Definitely. So I wanted to ask you about the incredible group of people you’ve worked with and for over the years. Mirko Borsche, Mike Meiré, Joerg Koch — What were the most important lessons you learned working with them?
I think I'm always drawn to charismatic characters who stand for something and all of these guys definitely fall into that category. I was drawn to Mirko Borsche because he had this interesting background in graffiti and hip hop. He went off to London when he was younger but eventually returned to his home town of Munich to start his own thing. That really resonated with me, and the same goes for Mike and Joerg, they are so open and active on a global scale but still drawn to their roots. Even though I was only at Bureau Mirko Borsche for a short time I felt so welcome and part of the family. I was still studying at the time so I learned a lot by watching the way Mirko worked. I mean, he was so quick … I remember him doing layout’s, rapidly duplicating pages and trying so many different things. He was so free, he didn't care if it wasn't right or didn’t follow design rules. If Mirko thinks it feels right, it’s right. When someone is doing something with such confidence the end product is always kind of sexy. This was a really important lesson for me. He didn't give a shit, he was just being him.
The next summer after my internship at Mirko Borsche I applied for another one, at Meiré und Meiré. I didn't get a response but then I got an email from creative director Tim Giesen which I thought was about my application, but my application had actually been lost. Tim was apparently a little frustrated because he couldn't find any interesting designers in the region and Joerg Koch had told him I was studying in Switzerland but was actually from Cologne. I started an internship there which was a dream come true. Meiré und Meiré was a different atmosphere as it’s a much bigger studio. It was great to be back in my home town the first time working professionally. I learned a lot from Mike and Tim about the structure of an agency in general. How to approach projects, how to deal with clients, where to go for lunch (Laughs) and simple things like that. But maybe the most important lesson I learned during this time was that all these highly respected designers are just normal people. There's a kind of celebrity status surrounding these guys but it was important to see that they’re very approachable, humble and down to earth people.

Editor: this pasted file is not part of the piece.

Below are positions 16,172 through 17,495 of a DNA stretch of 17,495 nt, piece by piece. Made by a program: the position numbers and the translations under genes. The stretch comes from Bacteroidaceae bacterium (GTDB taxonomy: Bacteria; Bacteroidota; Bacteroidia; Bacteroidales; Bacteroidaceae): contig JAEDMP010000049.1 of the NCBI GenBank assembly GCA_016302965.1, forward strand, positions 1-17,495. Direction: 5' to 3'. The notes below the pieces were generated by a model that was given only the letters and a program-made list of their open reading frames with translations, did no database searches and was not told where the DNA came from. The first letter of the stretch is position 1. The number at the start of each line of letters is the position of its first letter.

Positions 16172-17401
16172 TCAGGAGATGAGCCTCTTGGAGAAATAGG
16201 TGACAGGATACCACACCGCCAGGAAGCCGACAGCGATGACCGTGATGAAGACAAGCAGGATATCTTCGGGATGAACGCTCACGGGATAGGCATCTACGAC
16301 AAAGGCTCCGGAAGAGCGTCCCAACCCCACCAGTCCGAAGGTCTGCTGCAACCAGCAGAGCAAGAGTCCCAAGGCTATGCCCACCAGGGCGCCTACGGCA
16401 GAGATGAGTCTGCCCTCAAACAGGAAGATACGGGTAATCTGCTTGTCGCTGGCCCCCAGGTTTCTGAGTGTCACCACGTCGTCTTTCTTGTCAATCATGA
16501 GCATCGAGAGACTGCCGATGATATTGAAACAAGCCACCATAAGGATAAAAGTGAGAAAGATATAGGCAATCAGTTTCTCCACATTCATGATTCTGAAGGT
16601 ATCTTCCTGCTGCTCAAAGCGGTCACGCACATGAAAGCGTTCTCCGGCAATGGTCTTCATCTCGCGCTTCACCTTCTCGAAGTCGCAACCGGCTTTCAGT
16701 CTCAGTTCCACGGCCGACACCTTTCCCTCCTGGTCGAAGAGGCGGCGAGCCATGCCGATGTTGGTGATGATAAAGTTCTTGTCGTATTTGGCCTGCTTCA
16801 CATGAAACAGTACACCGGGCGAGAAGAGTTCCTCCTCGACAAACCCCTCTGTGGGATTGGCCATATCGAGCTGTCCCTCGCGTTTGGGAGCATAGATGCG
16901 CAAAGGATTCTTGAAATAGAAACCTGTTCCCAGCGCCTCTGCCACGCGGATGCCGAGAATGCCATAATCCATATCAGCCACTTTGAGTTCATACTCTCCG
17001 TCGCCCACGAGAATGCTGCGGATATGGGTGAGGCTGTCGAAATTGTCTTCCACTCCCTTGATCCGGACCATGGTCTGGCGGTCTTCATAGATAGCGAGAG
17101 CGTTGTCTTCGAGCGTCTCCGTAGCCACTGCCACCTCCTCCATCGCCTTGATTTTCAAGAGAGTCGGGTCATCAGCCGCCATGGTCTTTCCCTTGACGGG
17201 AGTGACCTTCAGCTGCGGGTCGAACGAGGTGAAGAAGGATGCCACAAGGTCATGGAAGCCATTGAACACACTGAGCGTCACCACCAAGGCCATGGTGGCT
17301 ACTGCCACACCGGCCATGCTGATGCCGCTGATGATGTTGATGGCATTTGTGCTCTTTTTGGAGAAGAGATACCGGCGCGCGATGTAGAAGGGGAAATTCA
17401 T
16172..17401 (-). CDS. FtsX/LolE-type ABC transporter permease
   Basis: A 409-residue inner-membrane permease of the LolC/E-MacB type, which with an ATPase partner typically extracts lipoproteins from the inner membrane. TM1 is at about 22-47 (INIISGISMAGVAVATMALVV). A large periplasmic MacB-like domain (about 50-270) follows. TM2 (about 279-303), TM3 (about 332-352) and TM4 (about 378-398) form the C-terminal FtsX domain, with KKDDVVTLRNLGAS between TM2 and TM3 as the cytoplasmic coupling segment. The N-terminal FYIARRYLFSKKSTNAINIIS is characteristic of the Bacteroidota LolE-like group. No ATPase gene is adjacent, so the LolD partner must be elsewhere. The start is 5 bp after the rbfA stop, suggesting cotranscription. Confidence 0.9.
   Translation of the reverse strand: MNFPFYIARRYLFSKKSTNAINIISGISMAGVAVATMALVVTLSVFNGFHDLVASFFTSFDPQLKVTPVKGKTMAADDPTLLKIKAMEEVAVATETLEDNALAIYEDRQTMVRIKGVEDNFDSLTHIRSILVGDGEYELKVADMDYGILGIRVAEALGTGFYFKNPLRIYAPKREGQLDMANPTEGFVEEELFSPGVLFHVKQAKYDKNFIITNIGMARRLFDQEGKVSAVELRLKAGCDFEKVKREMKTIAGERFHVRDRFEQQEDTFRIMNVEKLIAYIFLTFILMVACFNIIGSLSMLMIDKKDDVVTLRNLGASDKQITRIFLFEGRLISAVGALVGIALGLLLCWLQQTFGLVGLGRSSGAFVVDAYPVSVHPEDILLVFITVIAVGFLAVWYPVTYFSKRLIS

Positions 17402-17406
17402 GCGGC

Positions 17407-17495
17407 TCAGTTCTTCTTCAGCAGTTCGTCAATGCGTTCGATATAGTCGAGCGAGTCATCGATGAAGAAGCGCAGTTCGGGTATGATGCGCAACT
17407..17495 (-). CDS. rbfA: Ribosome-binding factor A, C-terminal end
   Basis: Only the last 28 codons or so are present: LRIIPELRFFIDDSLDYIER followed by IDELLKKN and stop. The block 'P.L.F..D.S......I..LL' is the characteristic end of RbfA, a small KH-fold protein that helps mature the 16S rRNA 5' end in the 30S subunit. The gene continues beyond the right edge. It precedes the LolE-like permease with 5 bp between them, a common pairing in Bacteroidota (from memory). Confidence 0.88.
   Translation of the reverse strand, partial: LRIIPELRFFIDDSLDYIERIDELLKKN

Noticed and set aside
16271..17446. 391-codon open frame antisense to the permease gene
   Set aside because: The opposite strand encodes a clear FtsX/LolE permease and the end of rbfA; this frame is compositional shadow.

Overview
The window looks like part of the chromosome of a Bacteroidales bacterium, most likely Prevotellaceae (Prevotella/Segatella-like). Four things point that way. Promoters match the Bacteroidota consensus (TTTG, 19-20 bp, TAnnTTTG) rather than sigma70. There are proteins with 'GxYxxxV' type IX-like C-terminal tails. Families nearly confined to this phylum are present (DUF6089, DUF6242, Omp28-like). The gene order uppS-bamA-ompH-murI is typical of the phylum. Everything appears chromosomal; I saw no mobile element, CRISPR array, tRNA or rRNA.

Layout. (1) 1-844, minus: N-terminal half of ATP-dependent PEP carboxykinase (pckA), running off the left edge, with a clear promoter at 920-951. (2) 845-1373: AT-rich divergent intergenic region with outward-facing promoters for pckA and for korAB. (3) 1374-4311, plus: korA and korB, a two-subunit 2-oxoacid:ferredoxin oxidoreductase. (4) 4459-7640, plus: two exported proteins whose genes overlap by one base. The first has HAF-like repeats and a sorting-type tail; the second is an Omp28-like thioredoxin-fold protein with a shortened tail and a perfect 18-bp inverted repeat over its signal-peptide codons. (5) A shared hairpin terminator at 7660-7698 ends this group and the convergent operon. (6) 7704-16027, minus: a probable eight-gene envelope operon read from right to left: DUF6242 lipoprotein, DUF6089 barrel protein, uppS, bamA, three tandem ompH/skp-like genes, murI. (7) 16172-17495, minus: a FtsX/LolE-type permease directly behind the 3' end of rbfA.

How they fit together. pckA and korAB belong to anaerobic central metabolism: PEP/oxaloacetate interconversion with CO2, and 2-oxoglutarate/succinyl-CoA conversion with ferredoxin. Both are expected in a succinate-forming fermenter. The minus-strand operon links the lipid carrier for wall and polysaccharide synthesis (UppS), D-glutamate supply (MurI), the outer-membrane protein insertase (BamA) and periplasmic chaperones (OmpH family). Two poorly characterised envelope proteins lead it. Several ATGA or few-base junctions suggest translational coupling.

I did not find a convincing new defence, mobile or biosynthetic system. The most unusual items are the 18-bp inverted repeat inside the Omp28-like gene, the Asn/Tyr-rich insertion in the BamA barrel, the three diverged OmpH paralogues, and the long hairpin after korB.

On the topic of managing time, how do you spend your weekends?
I’m really fascinated by habits and for the past couple of years I’ve been experimenting with them a lot. I try to pursue the same rhythm and rituals every day, regardless of it being a weekend or Monday or Christmas. If I’m not hungover — which unfortunately happens more often than planned (Laughs) — a Sunday morning is pretty much the same as a Monday morning. That’s why I love Monday’s, there isn’t such a harsh contrast to the weekend. Next to our office there’s a co-working space called WeWork who have a huge poster that reads, "Thank God it’s Monday." We walked by one day with the crew from work and everyone was like, "Who’s actually thinking shit like this?" but I had to be honest and said, "You know, I actually like Monday’s. I think Monday’s are really nice." (Laughs) — Anyway, I haven’t perfected it yet but I like the idea that how you begin your day is the same every day and you do things that are good for you on a daily basis. At the moment I try to rise super early, do my workout, meditate and then write down everything that’s going on in my head.
Nice. So what makes you happy?
I’ve learned over the years that starting my day with these rituals makes me happy. I love early mornings when the world is still quiet and I have time to reflect. Having time for myself is important. I actually prefer the word content to happy though, happiness is a feeling that comes and goes — but contentment can be something more permanent. I try to be content and have a constant positive energy in my life.
So, the future… What are you plans over the next few years?
I’m not sure yet, at the moment things are going pretty well. I’m super happy here in NYC but I’m not sure how long I’m going to stay. I’ll just try and go with the flow and be aware of how I’m feeling. I see my time here as an education, and I want to keep learning, but I feel that in the future I’ll have to do my own thing independently again and eventually start my own studio. I think it’s an urge that stems from my childhood and family…
The entrepreneurial influence?
Yes. I really love running my own business but looking forward I’m also fascinated by the idea of being a digital nomad, travelling and working from wherever. I'm currently doing lots of branding, print, and editorial work but I also love web design and coding, and the fact that all you need is your laptop and an internet connection. 2x4 and NYC is an awesome place for me to be right now. But I have a rule that if it doesn’t feel right anymore I have to move forward. I’m careful to remember that it’s all a choice. I hate to see people that have lost the motivation and are just doing their job for the sake of it. You can always say no and do something else. My aim is to always do the things I love, the things that fulfil me and the things that help me learn and evolve.
That’s a really nice sentiment. Thanks for speaking with me Hugo.
Hope you enjoy your night.
Thank you so much Nick.